Rosie Herrera Dance Theatre
September 16, 2018
By Lisa Traiger
Sometimes desperate times call for desperate measures. Other times they call for abundant sequins and a purple bouncy castle. Miami-based choreographer Rosie Herrera and her eponymous Rosie Herrera Dance Theatre returned to Dance Place following an Alan M. Kriegsman Residency, two years ago, where her latest piece incubated. This past weekend her Make Believe, a work of magical realism, was filled with both sardonic humor and whimsy, broken hearts and saved souls. There are uneven moments, too, but at the end of 50 minutes, a deus ex machina makes it all right.
Herrera is beloved for her inventive dance theater works imbued with personality, striking imagistic motifs, and a moody sensitivity danced beneath her preferred hot tropical colors, spangles and sequins. Make Believe begins with six dancers, swathed in white sequins, their faces restrained as they perform a series of ablutions recalling Catholic religious iconography. The tightly animated sequence of hand gestures – the index and middle finger recalling a priestly benediction, the thumb and ring finger meeting in a secret alphabet of holy symbols – performed in unison, finishes with hands clasped in prayer, the dancers tremoring – in awe? Or is it fear? Most striking, they brush hands across their bodies, the white sequins turning red, referencing the blood and body of Jesus. Herrara notes her Catholic upbringing as a major influence, but it’s not her only inspiration in this work.
From this richly detailed Catholic physical iconography, Herrara leads viewers to wild unfettered dancing. The three women and three men fling themselves, arms and legs akimbo, hair flying, as they stagger to the floor, pulling themselves up only to collapse once more. Here freedom contrasts with the stiff-armed gestural language from moments earlier. And here, too, is perhaps a suggestion of Herrera’s Cuban heritage – drawing from both Catholic roots and Afro-Cuban ritual worship, like Santeria, felt in the flat-footed stomping and torsos and hips pumping and bumping. The music collage features sultry torch songs, broken-hearted blues and pounding, trance-inducing club music.
A quiet but telling vignette reveals a frustrated woman, all red faced, flailing arms and tussled hair, assuaged by a cowboy, rescuing her with a kiss, like so many steamy romance novels, again and again.
Later, Loren Davidson hangs her torso out from the side curtain. She appears legless, like a Frida Kahlo amputee. Then we notice she is rigged with straps and ropes, her body pitching forward precariously. As she trudges from one corner to another, she drags a huge canvas-like pillow. The weighty, amorphous clump recalls a refugee raft being pulled ashore; asylum seekers, alas, nowhere to be found.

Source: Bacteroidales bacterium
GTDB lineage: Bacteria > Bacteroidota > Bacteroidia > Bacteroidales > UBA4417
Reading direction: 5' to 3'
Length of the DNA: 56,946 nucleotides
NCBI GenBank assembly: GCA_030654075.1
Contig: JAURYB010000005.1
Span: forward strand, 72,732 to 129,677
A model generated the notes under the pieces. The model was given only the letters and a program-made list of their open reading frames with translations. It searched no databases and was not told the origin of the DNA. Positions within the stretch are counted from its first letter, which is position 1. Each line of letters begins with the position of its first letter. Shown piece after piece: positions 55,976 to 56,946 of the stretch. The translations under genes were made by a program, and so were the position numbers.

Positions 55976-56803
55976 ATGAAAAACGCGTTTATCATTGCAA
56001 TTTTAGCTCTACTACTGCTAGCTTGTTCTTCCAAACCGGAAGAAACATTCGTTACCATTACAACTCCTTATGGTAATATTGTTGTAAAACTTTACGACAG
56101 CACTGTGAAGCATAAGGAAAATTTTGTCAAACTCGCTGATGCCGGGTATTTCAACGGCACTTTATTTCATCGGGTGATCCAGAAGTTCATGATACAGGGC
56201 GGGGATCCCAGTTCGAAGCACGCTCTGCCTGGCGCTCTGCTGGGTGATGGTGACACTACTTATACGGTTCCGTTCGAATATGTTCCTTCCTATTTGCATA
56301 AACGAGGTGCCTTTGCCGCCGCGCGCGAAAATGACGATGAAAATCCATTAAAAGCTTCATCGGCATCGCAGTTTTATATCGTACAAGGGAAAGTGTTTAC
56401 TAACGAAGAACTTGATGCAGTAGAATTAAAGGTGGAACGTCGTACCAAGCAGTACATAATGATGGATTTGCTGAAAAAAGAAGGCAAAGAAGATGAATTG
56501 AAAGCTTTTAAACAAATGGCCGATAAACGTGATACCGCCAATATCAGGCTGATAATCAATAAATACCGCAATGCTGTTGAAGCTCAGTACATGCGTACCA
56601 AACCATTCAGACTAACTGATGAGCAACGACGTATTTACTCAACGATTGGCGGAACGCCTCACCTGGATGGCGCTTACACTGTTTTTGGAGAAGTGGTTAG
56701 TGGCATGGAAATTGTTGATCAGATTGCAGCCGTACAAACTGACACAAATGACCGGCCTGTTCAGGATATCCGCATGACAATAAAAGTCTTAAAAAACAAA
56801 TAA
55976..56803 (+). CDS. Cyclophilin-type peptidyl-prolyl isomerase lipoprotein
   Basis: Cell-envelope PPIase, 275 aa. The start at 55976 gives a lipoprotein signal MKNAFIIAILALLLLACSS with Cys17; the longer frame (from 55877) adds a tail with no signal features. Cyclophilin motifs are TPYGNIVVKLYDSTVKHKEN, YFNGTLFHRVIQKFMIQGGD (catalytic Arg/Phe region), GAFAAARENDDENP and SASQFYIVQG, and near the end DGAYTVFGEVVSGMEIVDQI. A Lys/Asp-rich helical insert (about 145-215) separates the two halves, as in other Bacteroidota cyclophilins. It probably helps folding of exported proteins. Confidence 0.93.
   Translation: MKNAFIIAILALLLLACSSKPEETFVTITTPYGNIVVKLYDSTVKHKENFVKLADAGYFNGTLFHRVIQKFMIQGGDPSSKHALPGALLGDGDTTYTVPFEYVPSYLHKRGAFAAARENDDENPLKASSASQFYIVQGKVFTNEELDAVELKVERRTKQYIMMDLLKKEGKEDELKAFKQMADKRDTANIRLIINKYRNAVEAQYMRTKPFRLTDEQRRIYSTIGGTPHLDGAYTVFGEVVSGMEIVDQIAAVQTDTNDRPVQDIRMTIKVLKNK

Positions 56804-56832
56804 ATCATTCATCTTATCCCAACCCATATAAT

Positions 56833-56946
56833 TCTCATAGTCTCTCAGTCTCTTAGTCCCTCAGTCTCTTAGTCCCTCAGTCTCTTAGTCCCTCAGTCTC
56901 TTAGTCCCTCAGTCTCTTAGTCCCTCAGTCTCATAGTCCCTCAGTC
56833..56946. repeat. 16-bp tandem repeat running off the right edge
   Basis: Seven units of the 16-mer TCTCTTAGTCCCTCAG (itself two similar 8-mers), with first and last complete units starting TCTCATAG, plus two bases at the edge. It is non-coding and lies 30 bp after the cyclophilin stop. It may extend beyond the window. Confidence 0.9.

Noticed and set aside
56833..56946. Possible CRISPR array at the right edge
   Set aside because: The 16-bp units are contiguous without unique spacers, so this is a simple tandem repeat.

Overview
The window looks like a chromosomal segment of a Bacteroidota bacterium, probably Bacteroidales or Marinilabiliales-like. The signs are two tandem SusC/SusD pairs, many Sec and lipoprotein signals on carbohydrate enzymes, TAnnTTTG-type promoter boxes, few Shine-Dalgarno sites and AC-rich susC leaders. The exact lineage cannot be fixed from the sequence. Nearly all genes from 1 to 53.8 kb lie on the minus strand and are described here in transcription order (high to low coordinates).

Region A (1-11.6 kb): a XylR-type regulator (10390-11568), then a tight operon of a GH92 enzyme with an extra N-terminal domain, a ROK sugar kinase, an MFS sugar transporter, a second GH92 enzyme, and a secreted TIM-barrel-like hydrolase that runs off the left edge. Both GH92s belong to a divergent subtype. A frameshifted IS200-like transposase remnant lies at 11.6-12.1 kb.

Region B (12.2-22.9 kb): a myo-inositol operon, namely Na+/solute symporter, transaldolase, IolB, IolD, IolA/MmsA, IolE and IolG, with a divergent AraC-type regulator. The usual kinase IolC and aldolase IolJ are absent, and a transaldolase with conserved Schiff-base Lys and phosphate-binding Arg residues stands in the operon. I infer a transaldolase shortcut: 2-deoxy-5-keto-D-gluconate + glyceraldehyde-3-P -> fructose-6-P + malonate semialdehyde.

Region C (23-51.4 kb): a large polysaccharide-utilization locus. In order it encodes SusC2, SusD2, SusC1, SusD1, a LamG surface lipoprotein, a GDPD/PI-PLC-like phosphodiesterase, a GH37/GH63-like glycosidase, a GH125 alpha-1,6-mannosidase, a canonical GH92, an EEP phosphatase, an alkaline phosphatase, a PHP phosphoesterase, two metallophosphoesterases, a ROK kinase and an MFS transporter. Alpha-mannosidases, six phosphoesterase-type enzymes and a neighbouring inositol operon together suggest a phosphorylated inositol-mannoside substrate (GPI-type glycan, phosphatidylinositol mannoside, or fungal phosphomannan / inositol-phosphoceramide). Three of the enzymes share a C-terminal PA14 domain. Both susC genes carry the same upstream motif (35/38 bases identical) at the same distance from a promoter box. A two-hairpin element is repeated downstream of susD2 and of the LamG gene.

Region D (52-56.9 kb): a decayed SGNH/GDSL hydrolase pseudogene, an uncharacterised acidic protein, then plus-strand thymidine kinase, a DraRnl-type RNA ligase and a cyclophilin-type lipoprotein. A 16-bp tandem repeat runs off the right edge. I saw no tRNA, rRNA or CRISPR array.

But then Herrera lightens this heavy image. The raft inflates and what was a burdensome lump becomes the aforementioned bouncy castle. She lets her imagination run unfettered. An icon of childhoods of the 1980s onward – to celebrate birthdays and store openings, the what can the bouncy castle say? In Herrera’s world a lot. As a besotted love song croons about love, lust and the heat of desire, the castle inflates and deflates, becoming human for a time. It’s Herrera’s wink to us: that even amidst her angsty moments, Make Believe is very real. The castle like a message in a bottle, that, maybe some wishes do come true.
Photos: Rosie Herrera Dance Theatre in Make Believe, top photo by Sally Cohn, bottom by Ben McKeown, courtesy Dance Place
An arts journalist and critic since 1985, Lisa Traiger is thrilled to helm the re-launch of Dance Metro DC’s Dance Journalism Project. She wrote the dance column for The Washington Post Weekend section from 1999 to 2014 and was a freelance dance critic for The Washington Post Style section from 1997-2006. As arts correspondent, Traiger’s pieces on the cultural and performing arts appear regularly in the Washington Jewish Week. She also contributes to Ballet Review, Dance Magazine, The Forward, Pointe, Dance Studio Life, Sondheim Review, Asian Week, New Jersey Jewish News, Bethesda Magazine, and Washington Review. She edits From the Green Room, Dance/USA’s online eJournal.
In 2003, Lisa was a New York Times Fellow in the Institute for Dance Criticism at the American Dance Festival in Durham, N.C. She earned an M.F.A. in choreography from the University of Maryland, College Park, and has taught dance appreciation at the UMCP and Montgomery College’s Rockville campus. Traiger served on the Dance Critics Association Board of Directors from 1991-93, returned to the board in 2005, and served as co-president in 2006-2007. She served on the advisory board of the Dance Notation Bureau in 2008-2009.